- Scale design factors like readability, sensitivity, repeatability, non-linearity, and eccentricity affect measurement uncertainty
- Operating environment will also play a large role; uncertainties can be caused by environmental factors like temperature, dust, wind, humidity, vibrations, etc.
- They can also occur due to human error during manual measurements and mishandling, among other variables. Since many stages of pharmaceutical manufacturing involve manual use by an operator, it is essential to track and record relevant data for every batch. Automating as many processes as possible also helps to eliminate human error through manual use
In the pharmaceutical sector, it’s essential to ensure this deviation is small enough to have no impact on quality. Smaller samples will be affected more, e.g. if a scale is accurate to ± 1 gram, this represents an uncertainty of 0.01 percent of the reported weight while weighing a 1-kg sample, but a 10 percent uncertainty with a 10-gram sample.
Weighing scales and other equipment can be tested in their working environments to gauge and record any deviations through manual or automated documentation. These parameters can then be taken into consideration during the monitoring process and be adjusted for greater accuracy.
- Installation, Setup, And Calibration
As with any other precision devices that are critical to product quality, weighing equipment needs to be set up correctly and regularly calibrated to ensure accuracy and reliability. While it is important to select instruments that offer highly readable displays for results, it is equally or even more important to ensure that those readouts are correct.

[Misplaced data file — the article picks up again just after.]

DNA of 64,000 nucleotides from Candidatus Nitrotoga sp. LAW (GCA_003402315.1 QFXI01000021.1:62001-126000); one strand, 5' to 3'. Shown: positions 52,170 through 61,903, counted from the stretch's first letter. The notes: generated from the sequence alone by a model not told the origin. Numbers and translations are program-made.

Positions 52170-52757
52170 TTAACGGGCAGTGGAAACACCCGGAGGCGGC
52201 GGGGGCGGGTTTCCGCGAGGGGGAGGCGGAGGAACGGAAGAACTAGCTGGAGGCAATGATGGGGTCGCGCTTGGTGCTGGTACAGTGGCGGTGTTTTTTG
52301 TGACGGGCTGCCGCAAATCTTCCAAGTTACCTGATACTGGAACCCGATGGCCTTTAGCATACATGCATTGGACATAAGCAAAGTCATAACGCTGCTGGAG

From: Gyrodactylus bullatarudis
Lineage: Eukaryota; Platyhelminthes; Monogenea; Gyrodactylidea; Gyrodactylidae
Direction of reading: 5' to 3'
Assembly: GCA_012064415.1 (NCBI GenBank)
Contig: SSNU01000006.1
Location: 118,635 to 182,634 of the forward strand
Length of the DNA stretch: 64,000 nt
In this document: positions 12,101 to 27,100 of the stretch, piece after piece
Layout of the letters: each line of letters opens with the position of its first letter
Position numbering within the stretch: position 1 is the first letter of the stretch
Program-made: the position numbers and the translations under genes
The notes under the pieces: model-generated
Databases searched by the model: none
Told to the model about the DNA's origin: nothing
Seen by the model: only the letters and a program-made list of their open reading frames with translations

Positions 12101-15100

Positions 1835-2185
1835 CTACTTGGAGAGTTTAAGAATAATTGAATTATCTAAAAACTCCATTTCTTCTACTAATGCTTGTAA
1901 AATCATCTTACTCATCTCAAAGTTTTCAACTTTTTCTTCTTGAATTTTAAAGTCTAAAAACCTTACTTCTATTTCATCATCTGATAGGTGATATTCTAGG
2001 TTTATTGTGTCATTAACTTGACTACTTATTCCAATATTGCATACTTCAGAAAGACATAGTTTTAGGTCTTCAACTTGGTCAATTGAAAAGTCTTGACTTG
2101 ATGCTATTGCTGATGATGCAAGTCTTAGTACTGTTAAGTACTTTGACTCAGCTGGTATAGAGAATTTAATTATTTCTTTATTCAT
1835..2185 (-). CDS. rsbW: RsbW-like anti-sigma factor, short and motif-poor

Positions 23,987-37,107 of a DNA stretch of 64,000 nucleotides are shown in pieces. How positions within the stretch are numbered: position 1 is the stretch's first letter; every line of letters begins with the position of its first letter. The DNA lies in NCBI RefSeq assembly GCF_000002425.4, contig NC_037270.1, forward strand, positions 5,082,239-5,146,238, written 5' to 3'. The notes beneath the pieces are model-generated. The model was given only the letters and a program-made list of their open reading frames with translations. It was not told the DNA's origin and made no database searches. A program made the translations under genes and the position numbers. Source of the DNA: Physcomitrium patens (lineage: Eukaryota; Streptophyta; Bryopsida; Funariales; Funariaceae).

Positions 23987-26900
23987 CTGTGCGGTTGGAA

A reliable scales service provider will be able to help you with every step of the process, from selecting the correct equipment for your production needs to installation, setup, and calibration services. The installation and setup of weighing instruments and systems should only be performed by experienced professionals, who can also assist with formulating a regular maintenance schedule.
According to the FDA’s GMP regulations and guidelines, as part of the scheduled maintenance activities, it is essential to ensure that measurement devices are properly calibrated and traceable to globally recognized standards for the pharmaceutical industry, like OIML and EA 10/18. Calibration needs to be performed when these instruments are in use, as well as at the purchase and installation stages.
Calibration allows for greater process accuracy since your equipment can be tested for deviations in eccentricity, linearity, and repeatability in controlled and working environments. Calibration also enables adjustments to be made to correct inaccuracies. With high-risk products and processes with narrow tolerances, the frequency of testing and calibration will need to be higher. For software, validation methods and protocols for process reproducibility and safe data management are essential for formulation or batching applications.
About the Author: Kevin Hill enjoys everything mechanical and works for Quality Scales Unlimited. He regularly blogs on various weighing industry-related blogs.